Advent started in the fifth century. At that time it was a forty-day-long fast to prepare for Christmas beginning on St. Martin’s Day. It was also a penitential season – a kind of counterpart to Lent. So it was often called “St. Martin’s Lent.” 

Now, the middle Sunday Advent corresponded with the Middle Sunday of-Lent. And on that Middle Sunday of Lent, the church allowed a little respite. It was a day to ease up a bit on the Lenten discipline. The church marked that Middle Sunday of Lent by changing the seasonal color to rose for just that one day.

So, likewise, on this mid-Advent Sunday, the church gives us a little ease-up for one day. And just like mid-Lent, the liturgical color is rose for just this one day. Indeed, in some churches you might see the priest wearing rose-colored vestments instead of purple. And the theme is JOY!

So this Gaudete Sunday we light a rose candle instead of a purple one. We focus on the joy that we own as Christ’s own. And it couldn’t come at a better time for us.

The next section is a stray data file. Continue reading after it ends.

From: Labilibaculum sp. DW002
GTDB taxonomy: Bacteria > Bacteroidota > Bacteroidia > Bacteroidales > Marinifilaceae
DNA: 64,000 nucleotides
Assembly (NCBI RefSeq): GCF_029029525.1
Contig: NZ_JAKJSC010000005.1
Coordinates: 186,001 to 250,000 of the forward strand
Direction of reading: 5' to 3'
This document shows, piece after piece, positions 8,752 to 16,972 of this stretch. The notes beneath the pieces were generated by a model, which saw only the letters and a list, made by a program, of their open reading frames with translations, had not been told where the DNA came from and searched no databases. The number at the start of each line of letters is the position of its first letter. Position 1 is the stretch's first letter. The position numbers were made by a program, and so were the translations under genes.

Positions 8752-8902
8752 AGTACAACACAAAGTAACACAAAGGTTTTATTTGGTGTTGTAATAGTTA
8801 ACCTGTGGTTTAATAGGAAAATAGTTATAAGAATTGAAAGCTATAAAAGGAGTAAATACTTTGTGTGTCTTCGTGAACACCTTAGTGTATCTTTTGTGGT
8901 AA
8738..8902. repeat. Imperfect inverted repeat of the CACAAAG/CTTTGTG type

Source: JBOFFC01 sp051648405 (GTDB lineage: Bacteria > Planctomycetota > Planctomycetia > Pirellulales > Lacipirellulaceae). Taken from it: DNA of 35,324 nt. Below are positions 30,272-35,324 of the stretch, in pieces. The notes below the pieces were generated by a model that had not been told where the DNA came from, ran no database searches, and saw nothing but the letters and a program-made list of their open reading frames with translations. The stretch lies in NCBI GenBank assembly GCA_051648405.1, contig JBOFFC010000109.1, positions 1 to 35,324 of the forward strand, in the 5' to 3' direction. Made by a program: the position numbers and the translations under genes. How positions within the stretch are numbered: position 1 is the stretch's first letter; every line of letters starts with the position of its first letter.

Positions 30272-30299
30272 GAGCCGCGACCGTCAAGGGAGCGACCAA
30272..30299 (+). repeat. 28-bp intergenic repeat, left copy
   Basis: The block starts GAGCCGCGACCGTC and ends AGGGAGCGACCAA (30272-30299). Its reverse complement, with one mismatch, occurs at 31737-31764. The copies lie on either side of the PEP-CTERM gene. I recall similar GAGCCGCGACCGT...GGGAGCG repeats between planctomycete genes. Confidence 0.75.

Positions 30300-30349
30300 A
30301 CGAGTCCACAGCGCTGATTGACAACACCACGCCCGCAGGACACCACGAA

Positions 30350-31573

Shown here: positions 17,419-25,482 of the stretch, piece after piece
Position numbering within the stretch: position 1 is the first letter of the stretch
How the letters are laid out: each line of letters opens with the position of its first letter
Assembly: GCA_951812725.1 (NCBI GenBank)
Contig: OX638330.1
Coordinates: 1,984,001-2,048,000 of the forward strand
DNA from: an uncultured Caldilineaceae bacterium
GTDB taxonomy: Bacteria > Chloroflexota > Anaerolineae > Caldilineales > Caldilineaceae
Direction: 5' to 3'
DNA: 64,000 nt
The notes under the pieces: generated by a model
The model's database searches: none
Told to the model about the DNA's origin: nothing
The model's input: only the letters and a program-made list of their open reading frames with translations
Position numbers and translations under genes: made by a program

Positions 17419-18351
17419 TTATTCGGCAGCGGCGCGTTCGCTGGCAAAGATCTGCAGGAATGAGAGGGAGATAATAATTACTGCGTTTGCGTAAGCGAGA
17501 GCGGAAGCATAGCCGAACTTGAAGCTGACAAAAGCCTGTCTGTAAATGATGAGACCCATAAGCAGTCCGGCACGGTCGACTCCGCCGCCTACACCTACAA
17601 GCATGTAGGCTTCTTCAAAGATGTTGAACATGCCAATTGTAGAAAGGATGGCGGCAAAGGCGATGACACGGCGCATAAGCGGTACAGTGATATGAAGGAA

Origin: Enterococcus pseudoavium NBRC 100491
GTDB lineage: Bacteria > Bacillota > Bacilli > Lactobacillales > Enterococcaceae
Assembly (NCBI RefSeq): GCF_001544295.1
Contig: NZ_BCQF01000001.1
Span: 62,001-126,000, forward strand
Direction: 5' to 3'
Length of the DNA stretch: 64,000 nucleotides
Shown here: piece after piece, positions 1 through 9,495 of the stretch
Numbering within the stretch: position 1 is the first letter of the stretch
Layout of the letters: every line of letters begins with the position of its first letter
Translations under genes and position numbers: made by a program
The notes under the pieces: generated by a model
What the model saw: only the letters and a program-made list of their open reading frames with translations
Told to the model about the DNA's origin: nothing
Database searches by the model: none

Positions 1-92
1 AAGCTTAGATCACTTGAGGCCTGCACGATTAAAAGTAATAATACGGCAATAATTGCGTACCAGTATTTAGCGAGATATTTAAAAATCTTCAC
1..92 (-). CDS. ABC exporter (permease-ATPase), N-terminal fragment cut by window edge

As Anglicans, we cherish the patterns of worship that have come down through the centuries. Indeed, they bring us joy. Some of those patterns can be complex as you would know if you ever had to correctly cense an altar. And some patterns are as simple as lighting a rose candle.

But here is something that is not complex. Being a Christian. Some would want to make it complex. Being a Christian is not as complex as they would want to you to think.

Paul lays it out for us in his letter to the Thessalonians this morning. It comes down to some timeless truths and some basic beliefs.